“Seven Spanish Angels'”
Ray Charles with Willie Nelson
Written by Troy Seals and Eddie Setser
Radio & Records
#1 (1 week)
March 8, 1985
#1 (1 week)
March 25, 1985
How appropriate to be writing about “Seven Spanish Angels” just days after Willie Nelson joined Ray Charles among the elite group of artists who have been inducted into both the Rock and Roll Hall of Fame and the Country Music Hall of Fame.
“Seven Spanish Angels” showcases the vocal strengths of both artists, with a subtle production that incorporates light Latin instrumentation, allowing the lyric and the singers to shine.
Garth Brooks once sang that “some of God’s greatest gifts are unanswered prayers,” but the doomed lovers running for their freedom here would likely disagree with him. The woman’s whispered belief that “God will keep us free” is quickly tested, as her lover is gunned down shortly afterward.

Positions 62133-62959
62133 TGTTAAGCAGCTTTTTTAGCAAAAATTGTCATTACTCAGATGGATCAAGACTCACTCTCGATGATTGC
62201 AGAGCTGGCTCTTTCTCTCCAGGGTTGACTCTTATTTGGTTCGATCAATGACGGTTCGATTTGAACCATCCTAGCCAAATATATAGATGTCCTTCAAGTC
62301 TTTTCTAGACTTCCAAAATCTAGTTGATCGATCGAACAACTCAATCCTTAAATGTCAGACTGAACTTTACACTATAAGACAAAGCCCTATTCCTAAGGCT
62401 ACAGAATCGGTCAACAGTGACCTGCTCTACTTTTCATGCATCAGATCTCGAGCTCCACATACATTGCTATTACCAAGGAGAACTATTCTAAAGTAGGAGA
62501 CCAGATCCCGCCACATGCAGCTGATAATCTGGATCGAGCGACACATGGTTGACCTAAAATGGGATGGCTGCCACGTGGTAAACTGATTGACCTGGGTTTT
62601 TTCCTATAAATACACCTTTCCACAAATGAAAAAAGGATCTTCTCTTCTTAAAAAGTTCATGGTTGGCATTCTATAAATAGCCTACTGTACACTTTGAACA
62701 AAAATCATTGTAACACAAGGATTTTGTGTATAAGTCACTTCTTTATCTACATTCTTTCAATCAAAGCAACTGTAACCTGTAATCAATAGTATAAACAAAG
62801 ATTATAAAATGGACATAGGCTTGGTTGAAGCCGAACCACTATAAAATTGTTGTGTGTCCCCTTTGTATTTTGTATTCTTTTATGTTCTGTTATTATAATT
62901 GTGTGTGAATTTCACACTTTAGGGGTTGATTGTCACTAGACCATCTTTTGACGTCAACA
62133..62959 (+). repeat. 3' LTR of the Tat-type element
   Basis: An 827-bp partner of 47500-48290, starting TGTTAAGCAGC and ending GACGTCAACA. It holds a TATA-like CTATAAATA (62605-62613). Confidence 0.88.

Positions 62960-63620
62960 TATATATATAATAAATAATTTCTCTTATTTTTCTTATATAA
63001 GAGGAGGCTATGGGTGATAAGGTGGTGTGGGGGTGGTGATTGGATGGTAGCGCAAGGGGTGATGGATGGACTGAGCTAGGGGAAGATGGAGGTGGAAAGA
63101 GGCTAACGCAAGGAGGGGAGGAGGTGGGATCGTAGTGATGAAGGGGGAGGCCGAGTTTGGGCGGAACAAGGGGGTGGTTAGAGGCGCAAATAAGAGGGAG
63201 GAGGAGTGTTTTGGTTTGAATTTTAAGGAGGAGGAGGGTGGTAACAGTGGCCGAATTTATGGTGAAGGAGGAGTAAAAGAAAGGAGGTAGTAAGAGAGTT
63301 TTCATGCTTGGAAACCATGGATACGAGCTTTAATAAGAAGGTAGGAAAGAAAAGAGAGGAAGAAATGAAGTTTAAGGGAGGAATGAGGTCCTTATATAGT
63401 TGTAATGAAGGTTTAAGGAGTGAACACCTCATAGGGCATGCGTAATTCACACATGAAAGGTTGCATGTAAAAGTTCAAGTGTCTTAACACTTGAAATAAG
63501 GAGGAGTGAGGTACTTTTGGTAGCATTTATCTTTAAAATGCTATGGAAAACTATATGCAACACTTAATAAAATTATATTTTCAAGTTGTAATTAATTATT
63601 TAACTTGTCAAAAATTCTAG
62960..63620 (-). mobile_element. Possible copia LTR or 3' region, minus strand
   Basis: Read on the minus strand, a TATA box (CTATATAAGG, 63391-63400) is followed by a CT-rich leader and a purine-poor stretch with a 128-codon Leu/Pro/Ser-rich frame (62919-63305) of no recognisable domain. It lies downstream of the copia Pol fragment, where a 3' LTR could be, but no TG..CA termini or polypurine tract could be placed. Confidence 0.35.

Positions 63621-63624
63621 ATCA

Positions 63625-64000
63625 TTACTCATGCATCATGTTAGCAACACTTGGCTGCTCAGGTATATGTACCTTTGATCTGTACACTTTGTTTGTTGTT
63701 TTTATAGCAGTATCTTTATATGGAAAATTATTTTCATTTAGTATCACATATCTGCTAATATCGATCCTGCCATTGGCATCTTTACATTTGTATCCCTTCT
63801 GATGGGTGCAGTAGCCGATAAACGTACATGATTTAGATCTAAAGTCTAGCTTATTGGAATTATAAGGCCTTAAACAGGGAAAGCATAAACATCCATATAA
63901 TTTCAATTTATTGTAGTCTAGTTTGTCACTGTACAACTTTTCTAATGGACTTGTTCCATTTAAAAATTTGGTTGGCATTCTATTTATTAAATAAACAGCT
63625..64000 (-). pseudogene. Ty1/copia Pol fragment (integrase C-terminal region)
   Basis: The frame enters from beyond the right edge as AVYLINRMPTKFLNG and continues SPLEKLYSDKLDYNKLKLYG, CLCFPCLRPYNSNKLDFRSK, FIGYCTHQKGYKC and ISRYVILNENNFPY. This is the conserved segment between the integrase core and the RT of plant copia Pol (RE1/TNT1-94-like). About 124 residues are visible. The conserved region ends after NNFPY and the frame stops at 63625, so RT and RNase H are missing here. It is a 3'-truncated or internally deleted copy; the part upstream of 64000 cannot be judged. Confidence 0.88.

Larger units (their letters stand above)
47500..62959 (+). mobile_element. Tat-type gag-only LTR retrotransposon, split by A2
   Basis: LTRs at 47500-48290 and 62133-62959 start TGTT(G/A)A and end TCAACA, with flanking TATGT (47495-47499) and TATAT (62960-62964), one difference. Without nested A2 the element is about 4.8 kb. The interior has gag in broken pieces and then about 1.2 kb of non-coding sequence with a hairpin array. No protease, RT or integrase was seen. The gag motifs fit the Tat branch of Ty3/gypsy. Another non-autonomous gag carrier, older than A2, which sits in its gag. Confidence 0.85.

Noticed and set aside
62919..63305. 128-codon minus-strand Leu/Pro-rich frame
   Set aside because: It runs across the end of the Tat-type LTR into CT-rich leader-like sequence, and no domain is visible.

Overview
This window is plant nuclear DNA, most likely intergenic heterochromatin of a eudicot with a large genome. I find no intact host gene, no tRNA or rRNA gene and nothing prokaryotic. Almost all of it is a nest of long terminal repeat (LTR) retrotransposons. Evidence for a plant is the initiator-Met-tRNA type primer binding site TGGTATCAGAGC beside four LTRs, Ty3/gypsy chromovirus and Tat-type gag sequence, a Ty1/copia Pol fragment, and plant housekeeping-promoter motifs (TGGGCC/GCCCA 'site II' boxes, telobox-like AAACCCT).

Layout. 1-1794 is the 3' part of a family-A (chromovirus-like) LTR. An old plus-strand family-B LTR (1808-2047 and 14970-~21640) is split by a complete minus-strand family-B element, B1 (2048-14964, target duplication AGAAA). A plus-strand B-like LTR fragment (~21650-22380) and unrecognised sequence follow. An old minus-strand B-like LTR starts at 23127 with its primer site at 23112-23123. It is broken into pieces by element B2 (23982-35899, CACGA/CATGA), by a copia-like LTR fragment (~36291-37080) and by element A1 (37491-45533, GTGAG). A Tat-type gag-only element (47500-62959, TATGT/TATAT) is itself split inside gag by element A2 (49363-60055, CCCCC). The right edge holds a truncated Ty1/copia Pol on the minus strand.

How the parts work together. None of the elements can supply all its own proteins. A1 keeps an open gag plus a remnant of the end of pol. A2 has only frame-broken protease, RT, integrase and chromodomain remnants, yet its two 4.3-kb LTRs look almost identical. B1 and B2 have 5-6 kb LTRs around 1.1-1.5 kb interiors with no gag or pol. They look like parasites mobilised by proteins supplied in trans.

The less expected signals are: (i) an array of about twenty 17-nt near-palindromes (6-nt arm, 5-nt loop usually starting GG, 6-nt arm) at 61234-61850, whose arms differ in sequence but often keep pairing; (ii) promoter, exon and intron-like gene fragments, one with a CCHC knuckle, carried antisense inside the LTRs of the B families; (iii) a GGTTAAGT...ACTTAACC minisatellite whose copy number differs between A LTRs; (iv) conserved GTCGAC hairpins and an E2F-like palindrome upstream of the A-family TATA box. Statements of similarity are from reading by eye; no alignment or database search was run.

She does get an answer to her second prayer, but she takes that matter into her own hands. Claiming that she cannot live without her man, she picks up a gun that she knows is empty, inviting the riflers to shoot her down as well. They do.
Charles and Nelson deliver this song with the reverence and empathy that it deserves. It feels like the best music often comes from storytelling like this, where characters with such different lives than us listeners can imagine have their stories told with humanity.
In a world where supposedly mainstream politicians now openly discuss shooting migrants at the southern border, we could use a hell of a lot more of this kind of storytelling.
“Seven Spanish Angels” gets an A.